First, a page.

In my last post I wrote about why I think it’s important to know where you and your family are going in life. Near the end of that post I suggested that defining success and then basing all your decisions on reaching that outcome is ideal:
Ask yourself what a successful day/week/year/lifetime looks like for your family. Then, make all your decisions with that final outcome in mind. If one decision gets you closer to your final goal and another doesn’t, the choice you should make will quickly become very clear.
While it may be ideal, it’s not always realistic. Sometimes we’re forced to make a decision that’s not in line with our end goal, but is required to get through that day or that week. Sometimes we have no choice but to delay the big dreams.
Having the Plan
Here’s an example of what I mean. Dani and I want to take the kids on a vacation to Disney World. We don’t just want to go to Disney, though. We want to make it a “Yes Vacation.” To my knowledge, the term was coined by Dani’s dad. The idea is simple. You go on vacation, and if the kids ask for something, the answer is always “yes.”
Of course, a trip like this would be extremely expensive no matter where you go. With the prices in Disney, we’ll need to sell two kidneys and our firstborn to pull it off. (Tough luck, Joey.) But it’s a good goal for us to have. I’m confident we’ll get there eventually.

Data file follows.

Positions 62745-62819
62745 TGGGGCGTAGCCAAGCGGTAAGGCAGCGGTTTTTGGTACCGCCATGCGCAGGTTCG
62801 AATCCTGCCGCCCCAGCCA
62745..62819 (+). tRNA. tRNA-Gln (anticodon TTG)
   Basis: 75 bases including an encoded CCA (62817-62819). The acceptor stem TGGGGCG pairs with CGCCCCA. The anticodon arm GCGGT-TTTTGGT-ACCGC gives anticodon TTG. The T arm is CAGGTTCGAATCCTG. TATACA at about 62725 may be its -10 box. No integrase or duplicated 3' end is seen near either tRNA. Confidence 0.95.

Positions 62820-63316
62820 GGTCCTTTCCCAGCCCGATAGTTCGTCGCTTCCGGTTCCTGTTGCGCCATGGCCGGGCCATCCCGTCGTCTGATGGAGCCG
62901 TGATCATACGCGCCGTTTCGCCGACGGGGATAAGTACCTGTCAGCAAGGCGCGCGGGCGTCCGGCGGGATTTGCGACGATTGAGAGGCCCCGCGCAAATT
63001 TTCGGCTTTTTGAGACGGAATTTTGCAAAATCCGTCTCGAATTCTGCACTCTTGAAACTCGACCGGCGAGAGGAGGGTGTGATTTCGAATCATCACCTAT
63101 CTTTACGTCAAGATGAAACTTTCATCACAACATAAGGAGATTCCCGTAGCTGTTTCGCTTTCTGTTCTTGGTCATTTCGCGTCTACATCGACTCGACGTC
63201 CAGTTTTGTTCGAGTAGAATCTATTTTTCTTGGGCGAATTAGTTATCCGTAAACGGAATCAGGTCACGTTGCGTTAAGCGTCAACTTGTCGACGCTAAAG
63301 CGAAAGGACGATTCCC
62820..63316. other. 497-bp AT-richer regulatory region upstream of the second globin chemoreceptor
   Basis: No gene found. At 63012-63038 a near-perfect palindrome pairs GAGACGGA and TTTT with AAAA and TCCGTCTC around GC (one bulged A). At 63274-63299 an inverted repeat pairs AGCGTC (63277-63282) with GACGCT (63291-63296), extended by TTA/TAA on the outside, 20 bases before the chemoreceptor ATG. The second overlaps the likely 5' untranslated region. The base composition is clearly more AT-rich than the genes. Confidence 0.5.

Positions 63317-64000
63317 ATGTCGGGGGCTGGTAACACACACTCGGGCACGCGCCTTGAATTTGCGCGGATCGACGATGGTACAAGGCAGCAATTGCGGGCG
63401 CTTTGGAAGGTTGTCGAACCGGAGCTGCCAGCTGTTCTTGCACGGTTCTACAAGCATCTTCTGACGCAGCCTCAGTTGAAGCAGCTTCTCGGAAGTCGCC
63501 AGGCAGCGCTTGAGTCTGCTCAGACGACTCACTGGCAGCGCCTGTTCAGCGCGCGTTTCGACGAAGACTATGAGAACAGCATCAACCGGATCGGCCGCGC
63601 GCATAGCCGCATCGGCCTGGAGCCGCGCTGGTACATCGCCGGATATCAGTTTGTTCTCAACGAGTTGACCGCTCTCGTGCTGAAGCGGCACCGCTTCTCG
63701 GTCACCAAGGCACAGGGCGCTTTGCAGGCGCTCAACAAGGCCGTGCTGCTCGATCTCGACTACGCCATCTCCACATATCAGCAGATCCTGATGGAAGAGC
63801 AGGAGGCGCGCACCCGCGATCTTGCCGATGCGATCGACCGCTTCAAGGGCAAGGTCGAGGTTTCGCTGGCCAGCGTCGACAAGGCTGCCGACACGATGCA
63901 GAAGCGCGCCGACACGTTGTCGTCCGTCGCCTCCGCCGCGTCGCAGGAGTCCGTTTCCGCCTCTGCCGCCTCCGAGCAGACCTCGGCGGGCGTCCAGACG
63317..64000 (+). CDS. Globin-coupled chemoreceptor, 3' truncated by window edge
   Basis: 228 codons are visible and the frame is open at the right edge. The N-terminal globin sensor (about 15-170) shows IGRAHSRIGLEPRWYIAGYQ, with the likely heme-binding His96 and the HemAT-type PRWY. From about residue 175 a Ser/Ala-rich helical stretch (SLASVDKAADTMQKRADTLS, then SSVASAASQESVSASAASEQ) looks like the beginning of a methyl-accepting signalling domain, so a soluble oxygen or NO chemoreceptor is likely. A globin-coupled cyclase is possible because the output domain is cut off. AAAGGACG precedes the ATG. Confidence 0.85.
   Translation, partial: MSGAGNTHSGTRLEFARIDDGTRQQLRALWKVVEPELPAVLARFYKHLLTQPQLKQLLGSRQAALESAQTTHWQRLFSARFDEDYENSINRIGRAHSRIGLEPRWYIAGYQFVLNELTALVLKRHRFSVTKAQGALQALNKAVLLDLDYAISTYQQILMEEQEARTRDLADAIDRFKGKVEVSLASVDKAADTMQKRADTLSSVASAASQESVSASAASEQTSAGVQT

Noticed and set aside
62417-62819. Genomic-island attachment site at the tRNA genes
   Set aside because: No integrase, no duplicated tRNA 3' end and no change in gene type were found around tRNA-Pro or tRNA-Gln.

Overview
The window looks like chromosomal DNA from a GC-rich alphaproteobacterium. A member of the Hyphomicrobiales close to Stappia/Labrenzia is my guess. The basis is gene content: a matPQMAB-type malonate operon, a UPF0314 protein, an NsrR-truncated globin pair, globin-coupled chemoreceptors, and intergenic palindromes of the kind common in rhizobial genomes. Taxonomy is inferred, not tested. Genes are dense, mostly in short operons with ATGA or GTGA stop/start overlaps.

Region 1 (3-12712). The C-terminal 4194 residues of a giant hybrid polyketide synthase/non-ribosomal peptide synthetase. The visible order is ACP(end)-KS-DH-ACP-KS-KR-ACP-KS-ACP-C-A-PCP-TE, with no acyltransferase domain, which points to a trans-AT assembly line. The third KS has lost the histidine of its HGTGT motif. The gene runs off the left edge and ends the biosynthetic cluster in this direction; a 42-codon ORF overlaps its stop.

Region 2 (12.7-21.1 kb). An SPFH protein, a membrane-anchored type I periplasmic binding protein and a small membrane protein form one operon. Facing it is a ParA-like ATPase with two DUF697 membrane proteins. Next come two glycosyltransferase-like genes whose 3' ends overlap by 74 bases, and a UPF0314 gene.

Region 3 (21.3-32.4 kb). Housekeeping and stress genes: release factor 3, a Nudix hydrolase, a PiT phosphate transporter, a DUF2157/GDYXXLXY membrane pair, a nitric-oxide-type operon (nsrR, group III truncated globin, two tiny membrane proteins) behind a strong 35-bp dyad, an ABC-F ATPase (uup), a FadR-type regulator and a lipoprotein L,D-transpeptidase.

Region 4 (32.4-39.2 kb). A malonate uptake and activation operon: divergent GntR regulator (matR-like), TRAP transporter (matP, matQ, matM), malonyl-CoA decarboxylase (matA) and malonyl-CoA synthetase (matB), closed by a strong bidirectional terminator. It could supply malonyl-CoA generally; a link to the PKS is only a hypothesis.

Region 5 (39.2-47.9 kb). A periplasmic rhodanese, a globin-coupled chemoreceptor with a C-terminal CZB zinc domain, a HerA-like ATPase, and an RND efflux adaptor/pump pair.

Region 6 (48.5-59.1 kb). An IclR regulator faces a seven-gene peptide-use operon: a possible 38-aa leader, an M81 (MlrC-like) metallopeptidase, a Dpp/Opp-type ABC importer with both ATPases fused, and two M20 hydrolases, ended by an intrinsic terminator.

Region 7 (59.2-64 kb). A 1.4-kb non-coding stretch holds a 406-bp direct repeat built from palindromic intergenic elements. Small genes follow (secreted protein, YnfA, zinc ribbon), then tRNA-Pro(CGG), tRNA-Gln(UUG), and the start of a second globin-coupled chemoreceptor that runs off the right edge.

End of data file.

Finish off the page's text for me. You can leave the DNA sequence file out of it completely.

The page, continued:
We know that achieving this will take some saving and some sacrifice. It will likely take us years. But we have a vision for one of our big picture goals. And we can make decisions with that end goal in mind. That is until Murphy’s Law gets wind of the big plans.
Adjusting When Life Happens
A few months ago our washing machine died. The next day we were at the store picking a new one out. Could there be a more boring way to spend a thousand bucks? But we needed one. So money that could have been put toward the Yes Vacation instead went to Best Buy. The only way it could have been any sadder is if Mickey himself wheeled it out to the car.
One of the things they don’t tell you about being an adult is the necessity to make adult decisions. If I go the rest of my life and never purchase another washing machine, I’ll be perfectly happy. It wasn’t the purchase Dani or I wanted to make. In fact, it flew right in the face of us getting closer to one of our dreams. In that way, buying it was the wrong decision. But it was the purchase that we needed to make. And in that way, buying it was the only decision.
So What’s the Point?
The point is, having dreams and chasing them with a vision and goals is a really good thing. It’s the only way to really know which way you should go. It provides the motivation necessary when things get tough. It helps us stay on track. Most of the time it tells us which decisions to make. But sometimes we’re forced to fly in the face of that guidance and do what’s necessary, not what’s right. Sometimes we have no choice but to juggle priorities even if it means our vision is a little cloudier, our dreams a little delayed. Sometimes the washing machine dies, and the only option is to spend our Mickey Money on a new one.